Common name: Missouri primrose, Missouri evening primrose, evening primrose, Ozark sundrops
Botanical name: Oenothera macrocarpa (formerly O. missouriensis)
Virtues: Larger flowers than many other wildflowers; tolerates drought and poor soil; long bloom period. 2004 Kansas Wildflower of the Year.
Flowers: Bright yellow flowers can be 5 inches across, with 4 petals and a slight fragrance. They usually open in late afternoon and they are pollinated by naight-flying sphinx moths. Blooms from spring through summer.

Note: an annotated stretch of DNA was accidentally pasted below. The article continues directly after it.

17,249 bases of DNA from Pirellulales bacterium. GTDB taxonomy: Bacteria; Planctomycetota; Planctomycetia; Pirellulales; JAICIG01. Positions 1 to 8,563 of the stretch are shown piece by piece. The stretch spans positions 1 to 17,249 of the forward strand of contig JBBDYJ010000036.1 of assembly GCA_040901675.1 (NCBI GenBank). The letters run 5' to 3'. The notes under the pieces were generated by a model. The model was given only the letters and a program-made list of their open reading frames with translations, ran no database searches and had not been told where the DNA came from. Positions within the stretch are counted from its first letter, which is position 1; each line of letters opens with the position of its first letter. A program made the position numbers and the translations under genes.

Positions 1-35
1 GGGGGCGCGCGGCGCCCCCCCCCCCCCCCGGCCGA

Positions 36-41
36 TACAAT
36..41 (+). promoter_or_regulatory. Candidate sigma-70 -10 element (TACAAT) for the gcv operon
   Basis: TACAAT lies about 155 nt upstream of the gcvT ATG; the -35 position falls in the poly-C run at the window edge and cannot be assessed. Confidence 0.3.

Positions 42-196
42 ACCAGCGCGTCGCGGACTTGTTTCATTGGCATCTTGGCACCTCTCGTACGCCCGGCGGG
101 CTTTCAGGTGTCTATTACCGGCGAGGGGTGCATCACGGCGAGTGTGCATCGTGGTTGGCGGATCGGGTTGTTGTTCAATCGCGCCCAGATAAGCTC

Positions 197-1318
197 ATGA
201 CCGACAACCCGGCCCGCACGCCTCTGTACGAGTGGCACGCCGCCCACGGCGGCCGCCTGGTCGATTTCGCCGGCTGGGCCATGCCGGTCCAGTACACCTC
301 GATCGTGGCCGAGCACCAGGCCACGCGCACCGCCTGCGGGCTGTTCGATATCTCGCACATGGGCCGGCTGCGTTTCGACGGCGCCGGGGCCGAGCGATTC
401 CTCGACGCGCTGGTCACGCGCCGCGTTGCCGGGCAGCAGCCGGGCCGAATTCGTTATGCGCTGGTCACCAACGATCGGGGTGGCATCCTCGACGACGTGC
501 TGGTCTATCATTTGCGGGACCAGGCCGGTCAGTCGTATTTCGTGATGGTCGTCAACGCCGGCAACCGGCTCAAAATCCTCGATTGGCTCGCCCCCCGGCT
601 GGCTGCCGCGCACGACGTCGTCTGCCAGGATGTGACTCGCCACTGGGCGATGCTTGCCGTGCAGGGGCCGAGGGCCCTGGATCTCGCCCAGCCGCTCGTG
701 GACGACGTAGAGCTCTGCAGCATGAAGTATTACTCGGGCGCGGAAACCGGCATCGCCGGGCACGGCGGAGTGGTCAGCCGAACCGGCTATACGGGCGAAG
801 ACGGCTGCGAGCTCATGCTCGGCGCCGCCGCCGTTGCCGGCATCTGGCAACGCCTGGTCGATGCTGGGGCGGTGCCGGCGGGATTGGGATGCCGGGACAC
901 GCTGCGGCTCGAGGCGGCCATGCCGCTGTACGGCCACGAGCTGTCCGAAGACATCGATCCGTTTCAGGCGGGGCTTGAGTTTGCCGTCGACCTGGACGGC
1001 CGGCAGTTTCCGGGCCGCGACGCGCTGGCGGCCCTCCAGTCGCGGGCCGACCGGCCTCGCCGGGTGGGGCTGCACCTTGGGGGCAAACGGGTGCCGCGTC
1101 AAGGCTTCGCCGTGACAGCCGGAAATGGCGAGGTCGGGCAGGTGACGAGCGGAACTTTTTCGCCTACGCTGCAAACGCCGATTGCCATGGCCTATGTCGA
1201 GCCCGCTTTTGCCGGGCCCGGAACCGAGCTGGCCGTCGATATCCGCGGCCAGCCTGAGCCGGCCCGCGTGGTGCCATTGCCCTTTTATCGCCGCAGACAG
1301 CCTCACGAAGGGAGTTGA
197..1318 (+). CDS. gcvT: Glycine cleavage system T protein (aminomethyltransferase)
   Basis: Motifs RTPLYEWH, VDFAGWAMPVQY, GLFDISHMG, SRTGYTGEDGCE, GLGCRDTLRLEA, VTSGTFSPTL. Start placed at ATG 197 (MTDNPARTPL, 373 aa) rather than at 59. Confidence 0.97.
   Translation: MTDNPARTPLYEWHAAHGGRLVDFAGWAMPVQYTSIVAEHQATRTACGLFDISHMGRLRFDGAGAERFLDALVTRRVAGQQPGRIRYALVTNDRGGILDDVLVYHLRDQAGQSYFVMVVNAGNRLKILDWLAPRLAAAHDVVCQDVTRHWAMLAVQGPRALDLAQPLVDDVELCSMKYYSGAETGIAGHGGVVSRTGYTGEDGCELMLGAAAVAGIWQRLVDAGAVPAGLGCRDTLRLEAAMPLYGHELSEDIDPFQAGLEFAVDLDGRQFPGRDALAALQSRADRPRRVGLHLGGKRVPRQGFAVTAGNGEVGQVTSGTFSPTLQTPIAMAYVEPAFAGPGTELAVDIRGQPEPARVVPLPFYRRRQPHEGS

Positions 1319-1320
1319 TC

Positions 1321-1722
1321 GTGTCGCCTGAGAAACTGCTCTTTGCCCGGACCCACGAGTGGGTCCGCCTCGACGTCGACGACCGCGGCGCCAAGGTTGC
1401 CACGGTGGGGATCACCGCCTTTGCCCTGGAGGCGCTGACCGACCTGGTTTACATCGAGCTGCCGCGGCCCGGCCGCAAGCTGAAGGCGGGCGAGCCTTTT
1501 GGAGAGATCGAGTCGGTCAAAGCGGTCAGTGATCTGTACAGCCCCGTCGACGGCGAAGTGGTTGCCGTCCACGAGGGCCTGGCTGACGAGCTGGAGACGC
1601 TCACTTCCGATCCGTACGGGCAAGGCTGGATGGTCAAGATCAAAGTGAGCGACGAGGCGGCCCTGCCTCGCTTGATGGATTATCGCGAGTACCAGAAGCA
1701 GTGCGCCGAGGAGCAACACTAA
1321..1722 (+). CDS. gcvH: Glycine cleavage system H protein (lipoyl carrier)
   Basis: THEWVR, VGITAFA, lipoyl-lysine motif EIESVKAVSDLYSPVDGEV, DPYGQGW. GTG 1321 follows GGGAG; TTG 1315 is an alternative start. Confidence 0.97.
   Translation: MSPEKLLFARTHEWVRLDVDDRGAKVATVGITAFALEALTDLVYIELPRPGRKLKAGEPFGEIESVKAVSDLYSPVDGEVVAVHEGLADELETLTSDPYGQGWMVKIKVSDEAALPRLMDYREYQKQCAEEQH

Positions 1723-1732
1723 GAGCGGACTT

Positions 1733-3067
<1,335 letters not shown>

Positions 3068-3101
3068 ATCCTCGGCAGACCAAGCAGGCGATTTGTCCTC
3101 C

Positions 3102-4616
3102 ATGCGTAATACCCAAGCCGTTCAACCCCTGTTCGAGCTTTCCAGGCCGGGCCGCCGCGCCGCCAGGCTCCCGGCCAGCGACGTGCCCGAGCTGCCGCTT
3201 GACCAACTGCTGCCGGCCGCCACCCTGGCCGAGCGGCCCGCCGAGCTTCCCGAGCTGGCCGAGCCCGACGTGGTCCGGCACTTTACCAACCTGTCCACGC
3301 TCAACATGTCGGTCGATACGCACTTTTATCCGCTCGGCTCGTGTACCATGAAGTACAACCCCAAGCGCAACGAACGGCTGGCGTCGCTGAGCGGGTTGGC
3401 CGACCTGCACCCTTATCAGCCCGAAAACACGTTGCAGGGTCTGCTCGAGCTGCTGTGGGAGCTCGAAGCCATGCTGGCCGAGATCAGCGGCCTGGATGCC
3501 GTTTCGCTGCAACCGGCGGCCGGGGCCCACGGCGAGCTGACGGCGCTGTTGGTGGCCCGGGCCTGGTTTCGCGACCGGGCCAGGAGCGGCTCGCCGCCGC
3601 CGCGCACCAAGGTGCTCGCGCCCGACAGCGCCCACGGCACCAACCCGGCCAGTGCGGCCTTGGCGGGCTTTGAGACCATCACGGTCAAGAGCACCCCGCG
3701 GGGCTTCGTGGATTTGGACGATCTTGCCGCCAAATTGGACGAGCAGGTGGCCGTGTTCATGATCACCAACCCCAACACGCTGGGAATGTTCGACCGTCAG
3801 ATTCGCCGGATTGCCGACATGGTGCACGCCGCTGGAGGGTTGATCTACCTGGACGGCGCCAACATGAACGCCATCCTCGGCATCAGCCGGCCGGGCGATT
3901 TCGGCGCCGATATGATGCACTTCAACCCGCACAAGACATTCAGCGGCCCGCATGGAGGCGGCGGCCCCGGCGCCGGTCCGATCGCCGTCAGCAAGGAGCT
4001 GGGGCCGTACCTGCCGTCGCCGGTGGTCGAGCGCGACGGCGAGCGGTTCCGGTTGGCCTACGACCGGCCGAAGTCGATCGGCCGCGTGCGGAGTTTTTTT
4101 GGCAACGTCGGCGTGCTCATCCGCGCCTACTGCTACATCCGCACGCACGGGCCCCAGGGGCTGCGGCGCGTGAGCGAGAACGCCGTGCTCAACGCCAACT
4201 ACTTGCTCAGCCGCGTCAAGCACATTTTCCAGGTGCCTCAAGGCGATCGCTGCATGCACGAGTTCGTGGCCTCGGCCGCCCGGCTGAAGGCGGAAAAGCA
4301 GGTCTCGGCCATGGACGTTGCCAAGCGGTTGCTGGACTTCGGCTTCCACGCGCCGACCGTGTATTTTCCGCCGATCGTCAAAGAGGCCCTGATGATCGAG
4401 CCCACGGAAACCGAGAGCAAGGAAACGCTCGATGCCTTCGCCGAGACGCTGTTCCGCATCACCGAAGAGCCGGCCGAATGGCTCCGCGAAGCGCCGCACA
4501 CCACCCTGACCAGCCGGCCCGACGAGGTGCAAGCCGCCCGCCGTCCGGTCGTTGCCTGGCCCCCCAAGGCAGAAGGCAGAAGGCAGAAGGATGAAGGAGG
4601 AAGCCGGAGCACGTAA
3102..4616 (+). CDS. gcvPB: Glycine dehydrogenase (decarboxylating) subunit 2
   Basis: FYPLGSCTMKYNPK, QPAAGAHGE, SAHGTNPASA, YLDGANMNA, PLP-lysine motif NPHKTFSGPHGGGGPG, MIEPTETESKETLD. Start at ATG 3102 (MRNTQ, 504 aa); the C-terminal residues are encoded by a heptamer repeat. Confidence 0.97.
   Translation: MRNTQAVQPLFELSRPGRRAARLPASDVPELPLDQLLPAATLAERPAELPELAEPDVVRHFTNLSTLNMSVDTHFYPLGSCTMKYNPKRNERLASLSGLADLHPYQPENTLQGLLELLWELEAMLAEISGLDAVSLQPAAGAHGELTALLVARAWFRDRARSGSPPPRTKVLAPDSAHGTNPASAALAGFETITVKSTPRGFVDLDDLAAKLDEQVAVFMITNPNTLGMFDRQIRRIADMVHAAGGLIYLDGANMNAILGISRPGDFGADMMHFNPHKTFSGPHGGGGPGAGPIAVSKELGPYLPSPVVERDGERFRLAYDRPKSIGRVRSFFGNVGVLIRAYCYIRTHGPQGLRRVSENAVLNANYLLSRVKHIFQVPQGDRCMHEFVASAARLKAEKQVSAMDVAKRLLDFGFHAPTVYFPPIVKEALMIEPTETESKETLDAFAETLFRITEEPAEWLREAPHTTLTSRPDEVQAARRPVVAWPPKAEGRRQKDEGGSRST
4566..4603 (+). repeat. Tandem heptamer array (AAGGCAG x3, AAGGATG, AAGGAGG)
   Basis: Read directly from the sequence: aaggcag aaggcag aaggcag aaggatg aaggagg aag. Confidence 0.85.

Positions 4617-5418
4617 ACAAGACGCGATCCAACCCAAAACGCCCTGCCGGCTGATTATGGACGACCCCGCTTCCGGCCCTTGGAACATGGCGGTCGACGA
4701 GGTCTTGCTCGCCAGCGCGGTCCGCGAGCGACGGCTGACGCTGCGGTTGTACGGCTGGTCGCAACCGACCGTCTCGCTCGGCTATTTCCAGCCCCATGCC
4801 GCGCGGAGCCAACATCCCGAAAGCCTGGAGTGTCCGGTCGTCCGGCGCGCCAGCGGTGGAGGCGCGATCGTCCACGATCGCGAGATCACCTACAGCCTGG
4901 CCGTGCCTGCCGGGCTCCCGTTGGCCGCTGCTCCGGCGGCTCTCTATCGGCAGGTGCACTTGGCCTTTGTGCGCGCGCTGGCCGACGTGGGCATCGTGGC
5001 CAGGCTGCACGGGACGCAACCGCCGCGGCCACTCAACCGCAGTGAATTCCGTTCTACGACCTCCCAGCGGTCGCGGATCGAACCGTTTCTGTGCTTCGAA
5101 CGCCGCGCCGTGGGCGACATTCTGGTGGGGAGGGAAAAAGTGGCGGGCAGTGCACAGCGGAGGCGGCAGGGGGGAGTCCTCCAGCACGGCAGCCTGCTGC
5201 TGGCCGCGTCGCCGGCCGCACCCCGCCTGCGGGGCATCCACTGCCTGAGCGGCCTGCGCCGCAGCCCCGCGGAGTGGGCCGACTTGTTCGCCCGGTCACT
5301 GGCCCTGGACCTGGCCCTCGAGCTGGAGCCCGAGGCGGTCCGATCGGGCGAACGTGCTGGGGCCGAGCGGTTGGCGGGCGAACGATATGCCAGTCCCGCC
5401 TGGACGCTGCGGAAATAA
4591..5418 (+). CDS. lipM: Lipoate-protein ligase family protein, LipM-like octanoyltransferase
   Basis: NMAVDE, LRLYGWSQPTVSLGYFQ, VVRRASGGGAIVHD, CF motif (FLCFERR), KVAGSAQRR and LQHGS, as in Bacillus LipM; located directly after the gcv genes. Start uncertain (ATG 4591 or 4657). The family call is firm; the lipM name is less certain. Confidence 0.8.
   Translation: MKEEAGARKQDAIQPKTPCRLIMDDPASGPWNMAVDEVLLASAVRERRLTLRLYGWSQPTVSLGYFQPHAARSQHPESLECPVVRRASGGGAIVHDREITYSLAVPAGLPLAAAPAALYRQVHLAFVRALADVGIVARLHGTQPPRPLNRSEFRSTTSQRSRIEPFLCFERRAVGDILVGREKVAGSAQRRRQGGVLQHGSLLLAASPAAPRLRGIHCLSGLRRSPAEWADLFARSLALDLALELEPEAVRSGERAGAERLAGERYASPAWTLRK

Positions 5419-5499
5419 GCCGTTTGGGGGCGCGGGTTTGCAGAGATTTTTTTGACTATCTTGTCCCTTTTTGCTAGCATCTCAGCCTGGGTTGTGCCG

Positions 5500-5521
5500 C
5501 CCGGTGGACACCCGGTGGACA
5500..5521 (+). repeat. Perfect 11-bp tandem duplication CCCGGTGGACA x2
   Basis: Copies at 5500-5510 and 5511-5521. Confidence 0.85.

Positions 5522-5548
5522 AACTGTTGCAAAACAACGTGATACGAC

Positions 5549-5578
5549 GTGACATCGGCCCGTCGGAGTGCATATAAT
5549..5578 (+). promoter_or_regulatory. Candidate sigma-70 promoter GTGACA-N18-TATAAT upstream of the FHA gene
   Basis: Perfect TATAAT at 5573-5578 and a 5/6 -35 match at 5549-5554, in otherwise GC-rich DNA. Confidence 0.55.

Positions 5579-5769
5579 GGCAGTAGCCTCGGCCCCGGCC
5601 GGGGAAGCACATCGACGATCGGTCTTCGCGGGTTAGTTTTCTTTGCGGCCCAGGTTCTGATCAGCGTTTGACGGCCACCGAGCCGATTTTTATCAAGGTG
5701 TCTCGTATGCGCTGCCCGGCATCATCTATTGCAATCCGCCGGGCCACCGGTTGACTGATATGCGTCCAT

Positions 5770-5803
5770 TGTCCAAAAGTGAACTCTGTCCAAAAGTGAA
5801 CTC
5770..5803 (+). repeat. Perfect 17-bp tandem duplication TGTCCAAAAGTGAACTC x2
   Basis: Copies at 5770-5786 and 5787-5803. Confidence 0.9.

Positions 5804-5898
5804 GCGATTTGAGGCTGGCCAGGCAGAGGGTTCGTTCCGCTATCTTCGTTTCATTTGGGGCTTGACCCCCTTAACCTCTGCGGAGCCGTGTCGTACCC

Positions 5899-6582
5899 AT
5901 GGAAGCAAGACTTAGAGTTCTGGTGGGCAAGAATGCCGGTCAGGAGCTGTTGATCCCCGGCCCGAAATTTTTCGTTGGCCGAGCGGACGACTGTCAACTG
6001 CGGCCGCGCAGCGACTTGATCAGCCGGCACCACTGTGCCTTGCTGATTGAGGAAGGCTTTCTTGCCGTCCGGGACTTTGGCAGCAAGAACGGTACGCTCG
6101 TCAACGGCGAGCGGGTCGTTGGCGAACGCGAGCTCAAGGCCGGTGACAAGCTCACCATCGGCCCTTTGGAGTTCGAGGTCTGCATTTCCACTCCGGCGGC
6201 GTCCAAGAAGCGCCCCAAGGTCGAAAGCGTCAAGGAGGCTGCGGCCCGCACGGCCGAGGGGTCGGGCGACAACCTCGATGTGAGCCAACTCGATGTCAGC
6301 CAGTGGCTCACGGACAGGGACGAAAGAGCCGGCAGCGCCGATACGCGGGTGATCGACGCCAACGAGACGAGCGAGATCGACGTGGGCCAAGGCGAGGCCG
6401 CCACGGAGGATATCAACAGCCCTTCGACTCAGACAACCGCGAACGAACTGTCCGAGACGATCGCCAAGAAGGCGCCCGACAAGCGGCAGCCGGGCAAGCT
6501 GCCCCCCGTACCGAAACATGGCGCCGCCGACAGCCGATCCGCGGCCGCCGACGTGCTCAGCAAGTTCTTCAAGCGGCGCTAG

Foliage: Narrow and dark green.
Habit: Grows 1 foot tall and slightly wider. Its low, sprawling habit and ability to self-seed makes it a good groundcover.
Origin: Limestone glades, roadsides and rocky prairies of southern and central United States.
Cultivation: Needs full sun and well-drained soil, though it will tolerate light shade. Tolerates drought and poor soil. Can spread by self-seeding, although it is not nearly as aggressive as its cousin pink evening primrose (O. speciosa), which many a gardener has regretted planting because it takes over. USDA Zones 3–7.
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Image courtesy of Missouri Botanical Garden PlantFinder